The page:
Skeptic and the Geek

It’s been a few days. I’m trying to get as many posts in here before school starts, because I know once I’m a complete basket case who’s drowning in academia it’ll be hard. It’ll be hard to write things that make any degree of sense that aren’t coated in despair. I’m one of those irritating students who refers to my academic stress in any real-life conversation and I feel bad for anyone who has to talk to me during school months. It used to annoy me when I’d bump into my high school friends and upon asking them how they’re doing they’d tell me they’re at the UofA (my school) working on their poli sci degree and dive into a story about it. All I’d think is “WHO CARES” but now I totally get it. Sorry, high school friends for thinking that. It is an all-consuming kraken that may or may not one day help us get a sweet job. During school, I’m swimming in the stomach acids of the academic kraken. Sometimes you deal with it just fine, but sometimes you get burned, depending on whether the kraken has heartburn or not. The heartburn happens when you get a prof that doesn’t post notes online.

Anyhow, the way I deal with the stress is by the deep rituals that are tightly laced in the grand schedule we call our lives. I wonder if it’s because of my heavy anti-theism, and I adore my rituals. I would describe them as both languid and intense. The intensity of my 15 minute morning routine that includes a 5 minute drive to my bus stop is one. Putting on the Amelie soundtrack during an hour and a half bubble bath with a juicebox of coconut water and some candy crush on my iPad is another. The majority of my online shopping also happens in the bath. Those ones might end when I drop my iPad in the tub. Lets hope that doesn’t happen. My rituals that make me the happiest are the moments each day I spend with my dogs and my indulgence in geekery.

Here’s a brief history of my journey into geekdom. It started with my parents picking the Sega line of gaming consoles for my brother and I. My Game Gear and Genesis were my best friends for a good three years while I spent my elementary years playing every Sonic game out there. Sleepovers at my Nintendo friends’ houses were a necessary indulgence and to this day I still play Mario as often as I can. Next came Tolkien. Along with every other 10-12 year old out there, The Hobbit is one of the first “big kid” books we read. Some of us are completely enchanted, while others decide that The Babysitters Club is more for them. I was one of the kids completely enthralled with the world Tolkien masterfully painted and graduated to Lord of the Rings. This morphed into more fantasy literary “masterpieces” with almost all of the Dragonlance books. Lame? Doesn’t matter. I loved those books. This was during the time that I started dating a guy who was the epitome of geek. His job, his appearance and his interests were molded around geekdom and we bonded over that for a good four years. I loved watching him play Neverwinter Nights and meticulously painting his warhammer figurines. The best way to describe him is the guy from 40 Year Old Virgin, minus the virgin part and including the lavish breakfasts. I was 16 and he was 22, and it was strange but I feel my geekery put me into a higher level of maturity that allowed this relationship to be okay. Now, I’m a 28 year old with the maturity level of a 20 year old, and I relish in that. It makes it okay for me to do the weird things that I do. So I was this person, who loved Star Wars, Warhammer, Tolkien, old school console gaming and any indulgent fantasy book I could get my hands on. Then I met my husband, Andrei. During the infancy of our relationship, he eased me into MMORPG’s. He got me to start playing WOW and I attribute the success of our marriage to my love of this game. We’re not hardcore with it anymore but still play. 7 years of history with World of Warcraft could probably get me a decent management position at Best Buy or something if I put it on my resume. It’s my greatest indulgence, hands down. And the rituals I’ve created in this game have been one of my greatest sources of joy. Paired with beer and loud gaming-appropriate music? That’s my heaven.  Now, I spend my spare time watching Voyager and TNG, watching Geek and Sundry, playing Magic the Gathering and so forth. It’s still the dominant force in my life.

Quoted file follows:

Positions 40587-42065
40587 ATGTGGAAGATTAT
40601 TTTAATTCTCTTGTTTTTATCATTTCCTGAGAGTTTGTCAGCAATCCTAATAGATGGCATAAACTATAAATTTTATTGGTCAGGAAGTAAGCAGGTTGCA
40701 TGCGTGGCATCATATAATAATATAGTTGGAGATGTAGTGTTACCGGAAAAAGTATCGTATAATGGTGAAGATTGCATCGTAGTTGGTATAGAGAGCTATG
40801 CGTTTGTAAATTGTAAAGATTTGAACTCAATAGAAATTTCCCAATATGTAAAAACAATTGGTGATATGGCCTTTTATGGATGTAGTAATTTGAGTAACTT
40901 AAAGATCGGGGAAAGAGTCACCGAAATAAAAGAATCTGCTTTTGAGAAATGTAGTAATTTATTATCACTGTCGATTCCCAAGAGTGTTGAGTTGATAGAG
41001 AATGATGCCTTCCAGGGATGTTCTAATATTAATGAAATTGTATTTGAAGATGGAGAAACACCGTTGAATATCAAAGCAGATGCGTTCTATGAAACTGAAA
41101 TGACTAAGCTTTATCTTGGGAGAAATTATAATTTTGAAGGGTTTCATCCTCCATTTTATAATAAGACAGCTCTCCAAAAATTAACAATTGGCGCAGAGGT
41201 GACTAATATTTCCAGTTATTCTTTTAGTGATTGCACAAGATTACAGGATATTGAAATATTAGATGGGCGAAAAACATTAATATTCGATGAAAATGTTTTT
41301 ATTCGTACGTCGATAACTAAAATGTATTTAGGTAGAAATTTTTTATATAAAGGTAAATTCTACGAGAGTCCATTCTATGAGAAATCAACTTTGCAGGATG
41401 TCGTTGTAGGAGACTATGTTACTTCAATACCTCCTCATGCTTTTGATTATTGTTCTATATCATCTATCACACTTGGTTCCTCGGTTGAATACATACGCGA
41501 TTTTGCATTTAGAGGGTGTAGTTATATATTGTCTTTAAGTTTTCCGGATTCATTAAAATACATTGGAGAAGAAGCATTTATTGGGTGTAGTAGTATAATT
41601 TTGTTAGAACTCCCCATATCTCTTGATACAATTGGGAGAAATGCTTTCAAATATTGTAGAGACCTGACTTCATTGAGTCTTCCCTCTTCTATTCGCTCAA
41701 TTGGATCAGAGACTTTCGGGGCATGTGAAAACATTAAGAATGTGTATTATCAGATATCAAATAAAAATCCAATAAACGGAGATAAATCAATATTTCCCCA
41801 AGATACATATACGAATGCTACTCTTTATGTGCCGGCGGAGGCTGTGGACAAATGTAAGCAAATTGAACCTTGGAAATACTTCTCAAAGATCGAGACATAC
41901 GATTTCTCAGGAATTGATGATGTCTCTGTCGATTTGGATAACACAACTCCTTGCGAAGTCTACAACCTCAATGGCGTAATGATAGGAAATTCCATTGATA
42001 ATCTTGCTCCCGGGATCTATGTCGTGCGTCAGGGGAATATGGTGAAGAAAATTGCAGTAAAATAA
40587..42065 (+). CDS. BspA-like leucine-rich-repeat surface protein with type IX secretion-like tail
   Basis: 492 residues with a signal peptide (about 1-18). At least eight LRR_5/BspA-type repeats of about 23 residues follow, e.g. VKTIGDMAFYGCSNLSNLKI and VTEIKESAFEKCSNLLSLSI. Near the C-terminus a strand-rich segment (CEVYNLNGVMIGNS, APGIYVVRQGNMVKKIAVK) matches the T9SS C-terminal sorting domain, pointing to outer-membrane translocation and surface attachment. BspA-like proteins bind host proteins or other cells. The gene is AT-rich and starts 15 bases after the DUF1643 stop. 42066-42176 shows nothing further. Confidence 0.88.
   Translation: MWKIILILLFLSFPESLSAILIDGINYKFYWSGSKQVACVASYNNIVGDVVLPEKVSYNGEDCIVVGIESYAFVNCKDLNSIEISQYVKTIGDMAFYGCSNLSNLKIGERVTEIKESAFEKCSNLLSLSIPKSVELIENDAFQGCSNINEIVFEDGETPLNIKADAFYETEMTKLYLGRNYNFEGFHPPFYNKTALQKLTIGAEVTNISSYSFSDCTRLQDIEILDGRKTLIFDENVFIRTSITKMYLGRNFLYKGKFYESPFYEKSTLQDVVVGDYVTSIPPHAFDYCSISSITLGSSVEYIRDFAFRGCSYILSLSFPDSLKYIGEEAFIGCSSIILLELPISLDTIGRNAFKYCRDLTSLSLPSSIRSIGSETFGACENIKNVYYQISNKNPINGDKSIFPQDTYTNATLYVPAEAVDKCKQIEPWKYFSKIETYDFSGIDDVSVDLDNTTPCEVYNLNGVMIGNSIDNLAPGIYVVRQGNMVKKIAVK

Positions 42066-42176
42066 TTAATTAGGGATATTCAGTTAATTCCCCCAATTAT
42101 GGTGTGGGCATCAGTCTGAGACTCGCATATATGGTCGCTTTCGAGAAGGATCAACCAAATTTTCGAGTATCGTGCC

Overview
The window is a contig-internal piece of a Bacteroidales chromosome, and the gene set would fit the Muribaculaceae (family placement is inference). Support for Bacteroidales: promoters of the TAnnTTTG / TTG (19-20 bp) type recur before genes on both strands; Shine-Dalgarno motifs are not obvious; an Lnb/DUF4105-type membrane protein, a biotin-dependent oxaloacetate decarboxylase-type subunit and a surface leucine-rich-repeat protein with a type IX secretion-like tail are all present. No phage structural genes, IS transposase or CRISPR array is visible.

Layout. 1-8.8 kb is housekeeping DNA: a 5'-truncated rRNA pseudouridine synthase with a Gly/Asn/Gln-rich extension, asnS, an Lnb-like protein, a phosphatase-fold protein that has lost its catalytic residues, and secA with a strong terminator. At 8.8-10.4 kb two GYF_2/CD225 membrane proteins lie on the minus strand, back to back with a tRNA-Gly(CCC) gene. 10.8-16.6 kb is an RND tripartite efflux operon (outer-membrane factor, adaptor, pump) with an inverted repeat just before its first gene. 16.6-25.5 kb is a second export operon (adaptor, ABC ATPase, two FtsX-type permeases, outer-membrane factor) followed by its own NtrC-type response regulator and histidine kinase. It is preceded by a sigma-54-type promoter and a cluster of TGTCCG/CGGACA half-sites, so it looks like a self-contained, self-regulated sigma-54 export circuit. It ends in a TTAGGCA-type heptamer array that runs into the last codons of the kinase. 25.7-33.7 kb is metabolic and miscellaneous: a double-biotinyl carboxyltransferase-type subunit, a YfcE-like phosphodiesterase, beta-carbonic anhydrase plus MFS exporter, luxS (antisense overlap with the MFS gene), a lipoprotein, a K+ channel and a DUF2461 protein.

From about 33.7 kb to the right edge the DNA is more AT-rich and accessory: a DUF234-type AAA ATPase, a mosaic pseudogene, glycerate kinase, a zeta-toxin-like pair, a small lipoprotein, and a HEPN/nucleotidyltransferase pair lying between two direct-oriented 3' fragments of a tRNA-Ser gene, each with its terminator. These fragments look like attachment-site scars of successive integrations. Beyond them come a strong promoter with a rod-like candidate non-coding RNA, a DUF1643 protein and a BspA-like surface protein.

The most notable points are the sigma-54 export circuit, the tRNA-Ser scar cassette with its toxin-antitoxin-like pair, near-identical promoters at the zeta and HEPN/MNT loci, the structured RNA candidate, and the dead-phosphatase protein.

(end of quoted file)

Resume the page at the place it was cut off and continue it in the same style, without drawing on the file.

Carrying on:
I understand how the sense of ritual that religion gives us is a positive thing to a degree. For theists, it’s prayer, mass and conventions that keep their faith growing. Since what I know to be true is that religion is a complete fallacy, I’ve placed my rituals elsewhere. They live in places that are constitutional to who I really am. If it wasn’t geek culture it would be something else. Maybe fashion, maybe drug culture, maybe something else. Who knows. When I went to Blizzcon in 2009, I guarantee you that was so much better than a Youth Convention that any theist would attend. If you haven’t been to Comicon or Blizzcon etc and love geek culture, think about how mindblowing and awesome it is to be in a room with 30 000 other geeks. It’s incredible. I’ll never forget those three days. Even standing in line for my pass was an epic bucket list experience. Funny enough, the Anaheim Convention Center was also housing a christian youth convention. There were lots of funny exchanges. My atheist self laughed at the exchanges between hyper geeks and devoted christians. So, these rituals that I’ve created for myself have filled the “void” that christians and other theists consider us to inevitably have.